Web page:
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Seattle Joins List of Age-Friendly Communities

Seattle has joined more than 100 other communities, including Puyallap, in AARP's Network of Age-Friendly Cities. (Coffee Party USA/Flickr)
Seattle has joined more than 100 other communities, including Puyallap, in AARP's Network of Age-Friendly Cities. (Coffee Party USA/Flickr)
August 31, 2016

SEATTLE - Seattle is being officially recognized as an "Age-Friendly" city today, joining more than 100 communities around the world.

Over the next five years, Seattle will invest in projects aimed at making the city safer for seniors, such as widening sidewalks, providing better and more affordable housing options and making transportation more accessible.

Maureen Linehan, Seattle's director of aging and disabilities services, said social withdrawal becomes an issue for people when getting around the city becomes a challenge.

"It's really easy to self-isolate, and then older adults have a high rate of depression," she said. "So, that mobility, the social inclusion are really critical pieces of the work."

Inclusion in AARP's Network of Age-Friendly Communities will improve on the city's current efforts to help older residents. The city already invests more than $30 million in senior centers, Medicaid case management and programs to prevent elder abuse.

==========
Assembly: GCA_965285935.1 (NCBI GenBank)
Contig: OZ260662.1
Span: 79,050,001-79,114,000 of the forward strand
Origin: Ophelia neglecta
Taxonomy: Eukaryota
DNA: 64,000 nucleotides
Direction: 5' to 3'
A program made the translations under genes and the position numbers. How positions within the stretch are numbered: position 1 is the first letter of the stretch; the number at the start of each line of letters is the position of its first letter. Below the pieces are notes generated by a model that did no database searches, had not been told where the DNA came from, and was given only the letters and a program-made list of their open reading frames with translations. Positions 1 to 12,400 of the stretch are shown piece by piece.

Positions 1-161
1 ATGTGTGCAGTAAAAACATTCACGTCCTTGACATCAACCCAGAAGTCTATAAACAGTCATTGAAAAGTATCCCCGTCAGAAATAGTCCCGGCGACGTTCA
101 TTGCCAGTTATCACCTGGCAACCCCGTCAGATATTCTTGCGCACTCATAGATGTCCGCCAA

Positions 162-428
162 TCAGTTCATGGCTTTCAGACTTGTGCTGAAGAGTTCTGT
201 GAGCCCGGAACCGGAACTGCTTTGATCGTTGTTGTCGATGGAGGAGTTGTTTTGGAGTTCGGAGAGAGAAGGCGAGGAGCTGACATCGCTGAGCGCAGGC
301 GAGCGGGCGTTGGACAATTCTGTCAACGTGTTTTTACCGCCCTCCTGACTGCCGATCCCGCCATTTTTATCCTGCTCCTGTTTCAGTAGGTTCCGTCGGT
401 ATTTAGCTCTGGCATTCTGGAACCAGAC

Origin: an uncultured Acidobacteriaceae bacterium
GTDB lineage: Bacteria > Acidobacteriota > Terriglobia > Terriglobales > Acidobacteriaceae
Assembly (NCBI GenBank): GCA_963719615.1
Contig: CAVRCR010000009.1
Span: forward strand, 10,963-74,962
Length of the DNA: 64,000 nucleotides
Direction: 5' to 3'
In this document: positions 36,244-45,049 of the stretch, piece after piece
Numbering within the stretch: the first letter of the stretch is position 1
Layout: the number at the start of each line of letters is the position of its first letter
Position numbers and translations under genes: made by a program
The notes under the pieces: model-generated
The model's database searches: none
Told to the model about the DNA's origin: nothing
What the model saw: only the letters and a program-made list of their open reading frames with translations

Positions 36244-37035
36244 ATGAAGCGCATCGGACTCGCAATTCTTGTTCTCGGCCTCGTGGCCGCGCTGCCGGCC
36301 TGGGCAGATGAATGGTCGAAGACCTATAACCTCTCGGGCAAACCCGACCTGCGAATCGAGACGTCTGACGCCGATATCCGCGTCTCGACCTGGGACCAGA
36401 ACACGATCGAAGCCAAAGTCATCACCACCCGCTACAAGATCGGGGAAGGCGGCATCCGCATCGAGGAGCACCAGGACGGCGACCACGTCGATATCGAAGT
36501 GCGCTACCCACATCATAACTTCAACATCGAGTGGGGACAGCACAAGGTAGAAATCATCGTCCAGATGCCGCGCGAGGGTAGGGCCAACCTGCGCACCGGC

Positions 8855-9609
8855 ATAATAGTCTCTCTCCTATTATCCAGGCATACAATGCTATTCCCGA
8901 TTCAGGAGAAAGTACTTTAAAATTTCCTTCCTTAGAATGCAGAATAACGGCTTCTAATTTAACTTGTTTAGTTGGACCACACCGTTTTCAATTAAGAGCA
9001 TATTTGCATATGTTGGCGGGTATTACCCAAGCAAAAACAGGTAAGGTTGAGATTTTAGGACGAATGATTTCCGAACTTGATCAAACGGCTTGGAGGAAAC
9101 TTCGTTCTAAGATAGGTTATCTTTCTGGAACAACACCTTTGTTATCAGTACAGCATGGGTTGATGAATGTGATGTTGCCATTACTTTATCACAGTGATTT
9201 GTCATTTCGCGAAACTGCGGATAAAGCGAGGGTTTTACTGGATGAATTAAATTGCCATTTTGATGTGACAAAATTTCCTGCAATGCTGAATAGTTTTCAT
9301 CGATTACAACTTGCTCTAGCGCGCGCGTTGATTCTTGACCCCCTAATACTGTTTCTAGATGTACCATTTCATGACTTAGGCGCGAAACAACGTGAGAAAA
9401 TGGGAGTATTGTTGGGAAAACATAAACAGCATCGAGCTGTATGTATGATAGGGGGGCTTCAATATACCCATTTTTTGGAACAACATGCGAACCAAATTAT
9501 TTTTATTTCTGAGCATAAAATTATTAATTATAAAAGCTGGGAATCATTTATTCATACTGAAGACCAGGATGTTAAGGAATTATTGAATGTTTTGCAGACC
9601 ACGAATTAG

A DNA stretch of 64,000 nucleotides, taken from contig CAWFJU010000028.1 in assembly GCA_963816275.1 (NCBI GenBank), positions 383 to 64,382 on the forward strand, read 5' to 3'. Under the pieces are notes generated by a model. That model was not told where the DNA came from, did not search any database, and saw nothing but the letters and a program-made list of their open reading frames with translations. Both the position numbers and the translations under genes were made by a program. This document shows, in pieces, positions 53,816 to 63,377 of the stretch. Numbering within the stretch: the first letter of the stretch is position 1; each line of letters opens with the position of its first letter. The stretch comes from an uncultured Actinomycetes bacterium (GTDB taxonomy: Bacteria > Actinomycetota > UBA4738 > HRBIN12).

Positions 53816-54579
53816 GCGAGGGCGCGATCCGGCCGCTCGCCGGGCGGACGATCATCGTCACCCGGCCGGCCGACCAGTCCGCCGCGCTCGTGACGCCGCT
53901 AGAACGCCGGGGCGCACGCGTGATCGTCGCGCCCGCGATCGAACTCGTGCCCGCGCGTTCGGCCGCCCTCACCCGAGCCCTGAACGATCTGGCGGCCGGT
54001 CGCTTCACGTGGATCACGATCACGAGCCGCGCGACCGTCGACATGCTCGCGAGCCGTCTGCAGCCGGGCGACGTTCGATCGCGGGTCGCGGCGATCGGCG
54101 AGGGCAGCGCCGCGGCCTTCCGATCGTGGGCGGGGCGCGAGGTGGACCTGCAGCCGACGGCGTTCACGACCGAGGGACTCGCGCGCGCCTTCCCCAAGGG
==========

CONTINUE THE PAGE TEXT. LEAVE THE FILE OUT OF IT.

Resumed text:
Like many communities across the country, Seattle is seeing a shift in demographics. By 2030, close to one in five King County residents is expected to be age 65 or older. Doug Shadel, AARP Washington state director, said the city is committing itself to planning for this change.

"It's a five-year commitment," he said. "There are markers of what are your commitments, are you implementing them, and then at the end, evaluating - did we actually do these things? So, they're really holding their feet to the fire about coming up with a plan, implementing that plan and then seeing whether it worked."

Linehan said Seattle officials have looked at successful models from other cities in the network, including Portland, Ore.; Washington, D.C.; and New York City. After New York City joined the Age-Friendly Network, she said, it found that pedestrian fatalities were high among seniors.

"And so, they did an initiative," she said. "They decreased the speed limit throughout all of Manhattan; they did a lot of work on intersections and pedestrian walkways, and then a lot of working around lighting on intersections and things like that. And they decreased their older-adult pedestrian fatalities."

Seattle is the second community in Washington state to join AARP's network. Puyallup joined the network in March.

Information on the Network of Age-Friendly Communities is online at aarp.org.

Eric Tegethoff, Public News Service - WA